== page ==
From: Gennadiy Rozental (gennadiy.rozental_at_[hidden])
Date: 2007-02-16 20:30:30
"Matthias Troyer" <troyer_at_[hidden]> wrote in message
> On 16 Feb 2007, at 12:19, Eric Niebler wrote:
>> Gennadiy Rozental wrote:
>>> Another general comment. I personally would find single changing
>>> oriented interface more convenient and ore widely applicable (as
>>> opposed to
>>> the samples set). Variable could change in many ways (not only
>>> addition or
>>> subtraction, and even those could be done more conveniently with
>>> overloading). Essentially what I am looking for is something like
>>> tracked_var<....> v;
>>> v += 10;
>>> int i = v +1;
>>> v -= 5;
>>> v *= 2;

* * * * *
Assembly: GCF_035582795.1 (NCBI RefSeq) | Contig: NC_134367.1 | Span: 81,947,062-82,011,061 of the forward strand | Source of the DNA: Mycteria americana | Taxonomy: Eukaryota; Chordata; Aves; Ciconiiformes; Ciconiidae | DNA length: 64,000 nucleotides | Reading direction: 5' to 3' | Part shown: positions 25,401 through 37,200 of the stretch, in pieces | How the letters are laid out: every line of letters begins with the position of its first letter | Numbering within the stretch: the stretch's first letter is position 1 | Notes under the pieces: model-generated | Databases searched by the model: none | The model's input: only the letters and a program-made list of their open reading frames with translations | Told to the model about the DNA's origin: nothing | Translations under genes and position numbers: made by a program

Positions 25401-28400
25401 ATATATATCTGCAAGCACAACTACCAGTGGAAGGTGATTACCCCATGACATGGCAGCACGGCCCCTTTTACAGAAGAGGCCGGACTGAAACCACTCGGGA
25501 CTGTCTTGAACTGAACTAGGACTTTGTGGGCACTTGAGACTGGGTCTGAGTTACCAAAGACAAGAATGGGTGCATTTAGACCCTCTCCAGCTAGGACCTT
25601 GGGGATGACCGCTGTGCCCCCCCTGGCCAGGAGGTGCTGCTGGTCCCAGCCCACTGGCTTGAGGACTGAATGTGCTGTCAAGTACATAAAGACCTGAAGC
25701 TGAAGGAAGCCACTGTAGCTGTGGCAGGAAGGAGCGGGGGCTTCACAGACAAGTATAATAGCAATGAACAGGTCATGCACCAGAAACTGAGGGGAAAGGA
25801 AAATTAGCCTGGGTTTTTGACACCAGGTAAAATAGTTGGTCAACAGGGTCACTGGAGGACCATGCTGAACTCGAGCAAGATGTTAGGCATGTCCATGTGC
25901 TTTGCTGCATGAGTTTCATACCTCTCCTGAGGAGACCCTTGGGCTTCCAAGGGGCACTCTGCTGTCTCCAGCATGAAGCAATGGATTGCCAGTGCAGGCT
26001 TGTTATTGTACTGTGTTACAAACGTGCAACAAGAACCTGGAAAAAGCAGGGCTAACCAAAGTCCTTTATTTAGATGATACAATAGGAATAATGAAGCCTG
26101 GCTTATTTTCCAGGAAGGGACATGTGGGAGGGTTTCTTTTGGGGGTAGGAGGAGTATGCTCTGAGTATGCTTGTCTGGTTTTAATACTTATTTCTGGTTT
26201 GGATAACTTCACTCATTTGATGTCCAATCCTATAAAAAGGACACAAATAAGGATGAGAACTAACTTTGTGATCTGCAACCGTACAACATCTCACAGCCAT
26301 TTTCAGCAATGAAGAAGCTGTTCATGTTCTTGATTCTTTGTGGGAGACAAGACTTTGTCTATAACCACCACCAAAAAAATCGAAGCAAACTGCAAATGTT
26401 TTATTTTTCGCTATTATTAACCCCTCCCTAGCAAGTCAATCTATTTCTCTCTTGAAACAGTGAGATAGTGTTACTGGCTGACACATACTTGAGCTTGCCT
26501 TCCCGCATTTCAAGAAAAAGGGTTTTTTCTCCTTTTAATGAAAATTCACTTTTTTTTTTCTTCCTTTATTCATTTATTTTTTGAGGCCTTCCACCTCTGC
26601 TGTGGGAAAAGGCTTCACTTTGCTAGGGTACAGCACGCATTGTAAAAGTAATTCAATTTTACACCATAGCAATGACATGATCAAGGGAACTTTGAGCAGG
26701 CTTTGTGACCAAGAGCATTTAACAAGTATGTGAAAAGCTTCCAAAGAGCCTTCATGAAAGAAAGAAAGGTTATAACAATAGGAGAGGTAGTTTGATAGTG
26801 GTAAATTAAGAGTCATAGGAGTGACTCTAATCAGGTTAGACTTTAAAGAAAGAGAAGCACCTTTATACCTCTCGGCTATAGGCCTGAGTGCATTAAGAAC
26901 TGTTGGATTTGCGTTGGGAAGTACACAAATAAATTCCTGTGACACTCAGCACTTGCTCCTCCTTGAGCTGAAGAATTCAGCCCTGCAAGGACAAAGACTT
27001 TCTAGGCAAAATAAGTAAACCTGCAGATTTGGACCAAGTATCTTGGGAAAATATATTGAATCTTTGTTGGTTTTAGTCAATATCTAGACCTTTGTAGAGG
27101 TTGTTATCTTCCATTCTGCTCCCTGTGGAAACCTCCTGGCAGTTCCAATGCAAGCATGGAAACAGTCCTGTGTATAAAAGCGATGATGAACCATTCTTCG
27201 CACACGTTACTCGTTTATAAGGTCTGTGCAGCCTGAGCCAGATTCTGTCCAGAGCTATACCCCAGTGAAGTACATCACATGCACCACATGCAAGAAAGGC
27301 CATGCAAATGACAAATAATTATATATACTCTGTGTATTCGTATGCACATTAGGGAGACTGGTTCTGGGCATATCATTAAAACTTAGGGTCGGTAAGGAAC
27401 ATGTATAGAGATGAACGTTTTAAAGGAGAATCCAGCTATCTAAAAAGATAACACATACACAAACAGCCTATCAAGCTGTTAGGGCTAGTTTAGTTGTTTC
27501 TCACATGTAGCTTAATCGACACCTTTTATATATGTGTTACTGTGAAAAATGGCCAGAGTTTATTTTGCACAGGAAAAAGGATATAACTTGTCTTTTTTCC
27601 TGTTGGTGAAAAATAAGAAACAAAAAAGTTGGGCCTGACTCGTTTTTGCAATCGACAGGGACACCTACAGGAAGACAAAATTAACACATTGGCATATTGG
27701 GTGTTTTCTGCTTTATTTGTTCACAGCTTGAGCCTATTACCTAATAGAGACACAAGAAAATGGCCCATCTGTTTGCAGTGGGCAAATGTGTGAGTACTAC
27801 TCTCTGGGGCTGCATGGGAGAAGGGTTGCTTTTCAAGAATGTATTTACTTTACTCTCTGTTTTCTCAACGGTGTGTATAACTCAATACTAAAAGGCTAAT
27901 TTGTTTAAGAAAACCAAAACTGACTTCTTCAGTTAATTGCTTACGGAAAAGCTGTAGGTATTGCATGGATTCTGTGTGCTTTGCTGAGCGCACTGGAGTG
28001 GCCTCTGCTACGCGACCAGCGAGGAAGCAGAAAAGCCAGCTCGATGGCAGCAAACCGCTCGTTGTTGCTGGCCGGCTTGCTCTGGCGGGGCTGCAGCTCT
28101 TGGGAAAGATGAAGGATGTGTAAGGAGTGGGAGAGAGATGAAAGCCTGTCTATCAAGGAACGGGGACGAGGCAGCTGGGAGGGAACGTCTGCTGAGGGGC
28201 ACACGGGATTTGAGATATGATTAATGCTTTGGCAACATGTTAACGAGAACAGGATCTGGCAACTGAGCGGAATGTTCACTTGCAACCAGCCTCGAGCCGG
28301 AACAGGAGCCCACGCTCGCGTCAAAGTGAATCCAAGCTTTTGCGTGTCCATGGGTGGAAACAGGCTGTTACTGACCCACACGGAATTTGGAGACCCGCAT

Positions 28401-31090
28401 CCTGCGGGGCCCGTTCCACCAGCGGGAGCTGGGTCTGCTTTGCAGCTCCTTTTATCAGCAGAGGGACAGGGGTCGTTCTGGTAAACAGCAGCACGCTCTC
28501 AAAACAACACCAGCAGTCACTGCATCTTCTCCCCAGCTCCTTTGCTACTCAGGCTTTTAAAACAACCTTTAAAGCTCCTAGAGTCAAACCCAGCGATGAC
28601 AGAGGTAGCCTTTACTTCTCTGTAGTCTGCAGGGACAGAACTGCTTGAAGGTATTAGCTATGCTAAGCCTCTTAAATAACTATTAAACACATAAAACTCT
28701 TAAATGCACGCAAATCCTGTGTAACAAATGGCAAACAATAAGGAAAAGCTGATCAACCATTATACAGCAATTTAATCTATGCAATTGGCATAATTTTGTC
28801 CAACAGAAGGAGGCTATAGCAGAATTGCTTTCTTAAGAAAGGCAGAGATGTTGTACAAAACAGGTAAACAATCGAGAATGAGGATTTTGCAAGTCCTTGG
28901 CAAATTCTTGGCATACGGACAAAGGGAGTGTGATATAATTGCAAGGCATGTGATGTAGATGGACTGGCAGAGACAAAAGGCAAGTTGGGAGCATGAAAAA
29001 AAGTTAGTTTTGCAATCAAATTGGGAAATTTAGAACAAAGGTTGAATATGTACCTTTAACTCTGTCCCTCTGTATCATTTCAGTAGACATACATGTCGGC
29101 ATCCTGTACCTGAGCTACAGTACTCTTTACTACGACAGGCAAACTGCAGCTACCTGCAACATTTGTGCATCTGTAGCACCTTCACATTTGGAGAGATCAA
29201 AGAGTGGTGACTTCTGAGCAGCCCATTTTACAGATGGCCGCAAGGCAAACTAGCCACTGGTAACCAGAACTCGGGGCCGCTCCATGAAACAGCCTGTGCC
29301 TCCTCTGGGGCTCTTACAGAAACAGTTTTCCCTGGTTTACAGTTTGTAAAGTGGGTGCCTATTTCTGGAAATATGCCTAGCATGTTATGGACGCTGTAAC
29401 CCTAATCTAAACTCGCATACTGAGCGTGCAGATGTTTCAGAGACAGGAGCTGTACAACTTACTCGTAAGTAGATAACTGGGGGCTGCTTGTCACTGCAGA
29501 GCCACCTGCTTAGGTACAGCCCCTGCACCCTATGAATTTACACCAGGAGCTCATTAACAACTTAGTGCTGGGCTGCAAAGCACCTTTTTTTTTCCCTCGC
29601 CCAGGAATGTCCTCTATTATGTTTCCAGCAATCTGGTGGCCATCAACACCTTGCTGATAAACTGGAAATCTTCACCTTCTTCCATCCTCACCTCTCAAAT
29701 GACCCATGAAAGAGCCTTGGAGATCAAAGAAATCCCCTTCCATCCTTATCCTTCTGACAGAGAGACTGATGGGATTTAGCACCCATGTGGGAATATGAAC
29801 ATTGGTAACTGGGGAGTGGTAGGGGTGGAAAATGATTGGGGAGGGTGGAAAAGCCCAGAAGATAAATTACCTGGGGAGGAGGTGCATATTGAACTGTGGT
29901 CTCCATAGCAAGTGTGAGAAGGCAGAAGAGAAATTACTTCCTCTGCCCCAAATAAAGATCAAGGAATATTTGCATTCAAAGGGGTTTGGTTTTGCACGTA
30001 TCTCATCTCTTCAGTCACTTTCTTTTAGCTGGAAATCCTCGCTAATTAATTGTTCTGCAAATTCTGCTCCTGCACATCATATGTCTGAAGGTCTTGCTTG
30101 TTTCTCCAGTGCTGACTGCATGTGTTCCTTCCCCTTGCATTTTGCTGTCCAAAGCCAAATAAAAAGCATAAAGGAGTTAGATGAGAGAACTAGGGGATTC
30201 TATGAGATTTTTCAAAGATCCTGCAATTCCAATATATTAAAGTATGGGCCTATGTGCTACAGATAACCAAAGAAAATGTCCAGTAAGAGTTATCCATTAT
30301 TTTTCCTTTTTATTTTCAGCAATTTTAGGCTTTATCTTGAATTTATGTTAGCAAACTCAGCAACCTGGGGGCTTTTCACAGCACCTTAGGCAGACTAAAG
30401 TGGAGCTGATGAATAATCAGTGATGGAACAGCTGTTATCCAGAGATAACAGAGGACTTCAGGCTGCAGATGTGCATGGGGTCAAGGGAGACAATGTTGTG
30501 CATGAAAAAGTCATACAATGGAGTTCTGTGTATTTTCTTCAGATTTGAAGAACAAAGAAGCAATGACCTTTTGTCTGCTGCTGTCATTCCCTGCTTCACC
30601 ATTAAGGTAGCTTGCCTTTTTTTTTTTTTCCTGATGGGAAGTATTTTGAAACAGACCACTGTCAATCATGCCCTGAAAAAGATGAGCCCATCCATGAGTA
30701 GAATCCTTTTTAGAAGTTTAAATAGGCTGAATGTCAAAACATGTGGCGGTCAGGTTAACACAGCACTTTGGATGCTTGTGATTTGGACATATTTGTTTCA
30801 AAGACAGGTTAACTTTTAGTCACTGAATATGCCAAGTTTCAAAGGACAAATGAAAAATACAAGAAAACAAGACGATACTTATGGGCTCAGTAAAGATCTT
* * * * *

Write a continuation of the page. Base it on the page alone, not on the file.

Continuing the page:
>>> cout << average( v );
>>> cout << max( v );
>>> cout << min( v );
>>> cout << max( average( v ) ) << " @" min( average( v ) ).time();
>> Interesting. Each mutating operation on v is considered a new sample?
>> This is a less powerful interface (no way to express covariate data;
>> eg., where is the time of each sample specified?), but might be
>> for some applications. It would be pretty simple to implement such an
>> interface on top of accumulator_set.
> One problem I see with this is: how does the tracked_var know when to
> record the current value if it does not change? Do I need to do
> v += 0.
> if I want to enforce a sample even when the value does not change?
How do you do it with current interface?
IMO it's comparitevely rare case and both v += 0 and v = v should work.
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